know whether connecting women financial inclusion? be the furthest away to get the most
to the financial system would help information. Transparency is easier
them transgress these norms. And R: Digital has changed the nature once you have a digital system, but
perhaps, over time, even start to of banking and made it cheaper you have to invest in it.
change them. to reach the rural poor. The poor
make very small and very frequent M: What do you see that makes
M: How did you test your theory? transactionsthe two things that you most optimistic about the
traditionally make it hard for banks future?
R: The Government of India to earn money. Now, though, you
guarantees every rural household have a single person with a point- R: Generational change. When you
100 days of work. This is an income of-service machine who can sit in go to a bank in a village right now,
security program, sometimes called a room in the village and be the the people you see outside are
workfare. Households can split up equivalent of the bank. Digital lowers school kids. Adolescent girls are
who does the work however they the cost significantly. Moreover, well-versed in the financial system.
want, but historically the wages have bringing banking closer to villages You hear the bank tellers complaining
been paid to the head of household, is hugely important for women that theyre always putting in one
not the actual worker. So, usually, its because of the mobility constraints rupee at a time, and the tellers really
men keeping most of the money and we talked about. dont want to do it, but they cant
deciding how to spend it. We wanted say no.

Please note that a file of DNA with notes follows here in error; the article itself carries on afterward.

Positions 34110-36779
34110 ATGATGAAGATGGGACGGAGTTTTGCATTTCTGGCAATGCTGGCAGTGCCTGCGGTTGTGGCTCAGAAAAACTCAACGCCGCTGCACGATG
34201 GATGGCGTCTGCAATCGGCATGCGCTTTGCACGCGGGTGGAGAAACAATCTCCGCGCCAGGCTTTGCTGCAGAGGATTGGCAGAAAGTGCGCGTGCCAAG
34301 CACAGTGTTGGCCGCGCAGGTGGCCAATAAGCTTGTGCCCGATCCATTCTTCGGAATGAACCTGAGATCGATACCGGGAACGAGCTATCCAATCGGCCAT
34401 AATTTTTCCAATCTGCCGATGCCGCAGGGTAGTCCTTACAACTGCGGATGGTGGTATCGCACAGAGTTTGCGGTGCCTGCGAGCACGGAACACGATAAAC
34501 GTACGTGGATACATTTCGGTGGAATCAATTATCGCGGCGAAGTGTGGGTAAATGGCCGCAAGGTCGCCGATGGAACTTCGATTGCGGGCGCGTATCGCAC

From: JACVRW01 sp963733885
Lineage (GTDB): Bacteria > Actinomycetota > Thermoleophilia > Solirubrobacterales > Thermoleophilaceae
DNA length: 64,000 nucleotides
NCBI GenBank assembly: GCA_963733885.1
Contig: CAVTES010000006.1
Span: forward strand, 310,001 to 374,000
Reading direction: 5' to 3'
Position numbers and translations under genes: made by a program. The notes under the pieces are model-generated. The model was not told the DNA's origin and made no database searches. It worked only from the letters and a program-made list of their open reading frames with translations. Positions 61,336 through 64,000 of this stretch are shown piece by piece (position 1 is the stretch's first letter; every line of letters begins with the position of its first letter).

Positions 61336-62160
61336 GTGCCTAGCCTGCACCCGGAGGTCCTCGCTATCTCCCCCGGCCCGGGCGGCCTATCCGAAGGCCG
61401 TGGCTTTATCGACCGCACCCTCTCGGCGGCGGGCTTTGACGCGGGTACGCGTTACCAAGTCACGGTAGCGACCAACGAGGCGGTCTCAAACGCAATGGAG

to see what happened if wages for M: As India ramps up its efforts
womens work went directly into at financial inclusion, what does
accounts they controlled. the country need to focus on to
maximize its impact on women in
M: What was the most interesting particular?
thing you learned?
R: This world of digital banks is
R: Women who received wages in a very new world for women. An
their own accounts earned more important finding from our study was
and saved more. The interesting that women need a lot of additional
thing was that they not only worked training to feel comfortable using
more in the governments workfare digital financial services. Remember,
program; they also worked more in India, even if youre in a digital
Financial Services for the Poor 21
A Conversation with Rohini Pande

WOMEN WHO RECEIVED WAGES IN THEIR OWN


ACCOUNTS EARNED MORE, SAVED MORE, AND
WORKED MORE. HAVING AND USING A BANK
ACCOUNT CHANGED THEIR SENSE OF SELF.

Financial inclusion programs can unlock opportunities for women, such as


starting a small business. (Delhi, India) (Photo courtesy of Microsave)
Goalkeepers 22
The Stories Behind the Data

STUNTING

Stunting is one of the most powerful, to a childs diet, disease history, they cut through a lot of that
but most complex, measures in and environment. We dont yet complexity and focused on what
global health. Stunted children are have a complete picture of the we know works. Peru proved that
defined as children who are short for root causesand there is no single stunting is a solvable problem when
their age by a specified amount. But intervention to prevent it. We leaders are committed to following
its not actually a childs height were have to mix and match a variety of the evidence.
concerned about. Rather, stunting interventions. We have spent a lot We asked Milo Stanojevich, the
is a proxy for something much of our time recently speaking national director for CARE Peru,
more important: how children are to global experts to learn more and Ariela Luna, former deputy
developing cognitively, emotionally, about stunting and its solutions. minister of development and social
and physically. Stunting is the As development experts and assessment, to write short essays
opposite of well-being, which is why practitioners continue to build the explaining how the country made so
we say its such a powerful measure. evidence base, however, countries much progress in such a short time.
But its complex because its need to scale up the set of health and